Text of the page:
Association of Central U.S. Earthquake Consortium State Geologists

The Central U.S. Earthquake Consortium (CUSEC) was established in 1983 with funding provided by the Federal Emergency Management Agency. This original membership consisted of State Emergency Managers.These members recognized that earthquakes are potentially the greatest single event natural hazard in the nation and in the seven-state CUSEC region. The lack of attention given to geologic factors such as soil liquefaction, slope stability, and soil amplification of earthquake forces have always been of concern to CUSEC. In 1992, the State Geologists from the seven CUSEC states (Arkansas, Illinois, Indiana, Kentucky, Missouri, Mississippi, and Tennessee) organized through a Memorandum of Understanding to address these and similar issues. Through funding from the U.S. Geological Survey's National Earthquake Hazards Reduction Program, the Central U.S. Earthquake Consortium State Geologists are assigning amplification values to soils in parts of Arkansas, Illinois, Indiana, Kentucky, Missouri, Mississippi, Ohio, and Tennessee for enhanced ground shaking from earthquake events. Although some data are available to do this work, without coordination, standardization, and cooperation among the CUSEC states, the task of collecting geologic data from individual states and correlating these data across state lines would be a difficult and costly task. This mapped information is being designed to be added to the Federal Emergency Management Agency's computerized Earthquake Loss Estimation Program (HAZUS). HAZUS, which is based on geographic information system (GIS) software, provides communities with mapped estimates of the severity of ground shaking, damaged buildings, casualties, people displaced from homes, damage to transportation systems, disruption of electrical and water utilities, and costs of repair. Several pilot tests by FEMA have shown that the estimates are very highly dependent on the geological information available for the program. This same mapped information is also the basis for building codes as of 1997.

Original 1999 liquefaction map

State and Federal Emergency Management Agency representatives supported the approach of first, preparing small-scale regional hazard maps (1:2,000,000-scale) to link State Emergency Management Agency (SEMA) groups with CUSEC Geologists and to compile and assemble geologic information on near surface sediments from CUSEC states into a common Geographic Information System (GIS) through coordination of all states' efforts. This first product, completed in 1995, was a 1:2,000,000-scale or 1 inch equals about 32 miles, general seismic hazard map for the CUSEC seven-state region. It shows areas where thick, soft soils exist, which are expected to amplify earthquake ground shaking in relation to pipelines and refineries in the Midwest. The second map products are intermediate-scale (1:250,000-scale or 1 inch equals about 4 miles) seismic hazard maps which have proven to be useful by the state emergency exercise planners, who use the map information to produce detailed earthquake damage scenarios used in State earthquake exercises. These maps are twelve 1×2 degree quadrangles which encompass the entire high risk area of the New Madrid Seismic Zone. Each map covers an area of about 7,600 square miles. These maps of soil amplification are critical in producing realistic estimates of damage when using the Federal Emergency Management Agency's Earthquake Loss Estimation Program. These maps may also be used by themselves to indicate relative areas of shaking and areas where liquefaction may occur. These maps were completed in early 1999. The next scale of mapping started in the summer of 1999 at a scale of 1:24,000 in the Project Impact Communities in the Midwest. These communities worked with FEMA, local community leaders and businesses to produce disaster resistant communities. These maps are necessary for local mitigation, zoning, and for other detailed planning proven successful in California.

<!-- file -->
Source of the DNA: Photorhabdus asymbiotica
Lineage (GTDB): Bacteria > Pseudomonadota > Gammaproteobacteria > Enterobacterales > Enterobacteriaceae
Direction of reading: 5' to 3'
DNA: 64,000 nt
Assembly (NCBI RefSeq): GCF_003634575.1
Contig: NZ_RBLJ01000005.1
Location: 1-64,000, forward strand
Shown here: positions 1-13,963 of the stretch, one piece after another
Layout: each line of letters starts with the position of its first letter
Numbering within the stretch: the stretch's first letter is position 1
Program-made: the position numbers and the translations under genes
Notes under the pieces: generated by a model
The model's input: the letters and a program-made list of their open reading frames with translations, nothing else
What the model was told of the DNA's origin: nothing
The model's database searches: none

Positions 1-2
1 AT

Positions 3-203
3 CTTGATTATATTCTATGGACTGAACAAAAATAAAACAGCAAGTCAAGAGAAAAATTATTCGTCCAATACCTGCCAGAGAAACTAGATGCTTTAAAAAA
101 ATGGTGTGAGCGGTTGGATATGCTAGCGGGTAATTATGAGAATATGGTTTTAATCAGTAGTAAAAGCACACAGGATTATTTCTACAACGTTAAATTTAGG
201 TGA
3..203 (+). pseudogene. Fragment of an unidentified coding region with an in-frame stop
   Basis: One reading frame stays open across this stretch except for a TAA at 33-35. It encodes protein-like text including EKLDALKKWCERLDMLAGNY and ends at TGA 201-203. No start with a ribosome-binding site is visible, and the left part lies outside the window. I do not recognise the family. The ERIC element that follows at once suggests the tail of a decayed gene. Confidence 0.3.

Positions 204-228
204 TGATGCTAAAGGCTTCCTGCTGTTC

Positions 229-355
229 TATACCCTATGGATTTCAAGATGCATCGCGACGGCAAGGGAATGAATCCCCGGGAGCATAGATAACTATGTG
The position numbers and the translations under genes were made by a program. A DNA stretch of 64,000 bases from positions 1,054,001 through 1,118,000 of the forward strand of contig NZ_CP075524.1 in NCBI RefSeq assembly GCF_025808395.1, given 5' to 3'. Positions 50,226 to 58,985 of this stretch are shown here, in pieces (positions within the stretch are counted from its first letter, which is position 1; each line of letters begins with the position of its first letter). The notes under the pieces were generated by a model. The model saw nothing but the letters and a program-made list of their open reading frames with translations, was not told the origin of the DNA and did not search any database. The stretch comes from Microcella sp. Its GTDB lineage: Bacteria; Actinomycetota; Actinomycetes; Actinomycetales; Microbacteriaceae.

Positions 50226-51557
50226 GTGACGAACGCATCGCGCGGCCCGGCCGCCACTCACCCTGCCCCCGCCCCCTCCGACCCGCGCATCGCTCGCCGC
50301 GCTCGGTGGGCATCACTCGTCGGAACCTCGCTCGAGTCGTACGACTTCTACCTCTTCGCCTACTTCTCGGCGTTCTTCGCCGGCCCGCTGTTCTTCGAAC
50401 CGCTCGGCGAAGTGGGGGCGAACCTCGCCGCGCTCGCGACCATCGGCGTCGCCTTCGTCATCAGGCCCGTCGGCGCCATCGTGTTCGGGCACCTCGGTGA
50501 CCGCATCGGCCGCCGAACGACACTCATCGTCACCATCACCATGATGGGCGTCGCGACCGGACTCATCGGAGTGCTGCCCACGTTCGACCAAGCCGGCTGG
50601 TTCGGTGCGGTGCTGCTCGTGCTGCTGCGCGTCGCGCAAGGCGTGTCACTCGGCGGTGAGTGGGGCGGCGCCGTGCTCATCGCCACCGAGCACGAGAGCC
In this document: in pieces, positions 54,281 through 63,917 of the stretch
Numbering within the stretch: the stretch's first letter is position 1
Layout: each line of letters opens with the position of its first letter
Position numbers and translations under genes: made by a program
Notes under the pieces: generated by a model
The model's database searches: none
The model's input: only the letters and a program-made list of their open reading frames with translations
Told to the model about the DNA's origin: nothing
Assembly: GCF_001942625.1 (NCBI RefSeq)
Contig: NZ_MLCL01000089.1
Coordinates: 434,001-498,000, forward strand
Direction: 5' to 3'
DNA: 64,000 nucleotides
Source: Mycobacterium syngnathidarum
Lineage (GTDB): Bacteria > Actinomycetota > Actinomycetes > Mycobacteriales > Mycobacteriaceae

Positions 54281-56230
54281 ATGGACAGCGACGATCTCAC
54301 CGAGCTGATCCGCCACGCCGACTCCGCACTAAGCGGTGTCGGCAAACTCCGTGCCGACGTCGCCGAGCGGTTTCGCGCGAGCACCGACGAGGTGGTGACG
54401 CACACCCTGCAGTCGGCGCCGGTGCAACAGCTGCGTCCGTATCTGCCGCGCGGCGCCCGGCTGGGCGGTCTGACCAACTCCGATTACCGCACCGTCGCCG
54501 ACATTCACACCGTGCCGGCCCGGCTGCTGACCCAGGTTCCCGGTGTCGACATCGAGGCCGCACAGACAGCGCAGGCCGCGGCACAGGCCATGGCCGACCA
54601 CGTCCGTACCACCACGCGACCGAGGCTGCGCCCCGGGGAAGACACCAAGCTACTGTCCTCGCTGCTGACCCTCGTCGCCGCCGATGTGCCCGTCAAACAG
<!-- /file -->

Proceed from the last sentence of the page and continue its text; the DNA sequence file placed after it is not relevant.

CUSEC-SG also drafted a charter to establish a CUSEC Earthquake Prediction Evaluation Council for the Midwest. This council is patterned after the National USGS version and is in place to review any earthquake prediction that is brought forward in the Midwest. In 1998 The CUSEC-SG and USGS entered into a Memorandum of Agreement to better coordinate efforts to guide federal and state funded earthquake research in the CUSEC region based on each others strengths. In 1998 a Memorandum of Agreement was also signed with the Institute of Business and Home Safety.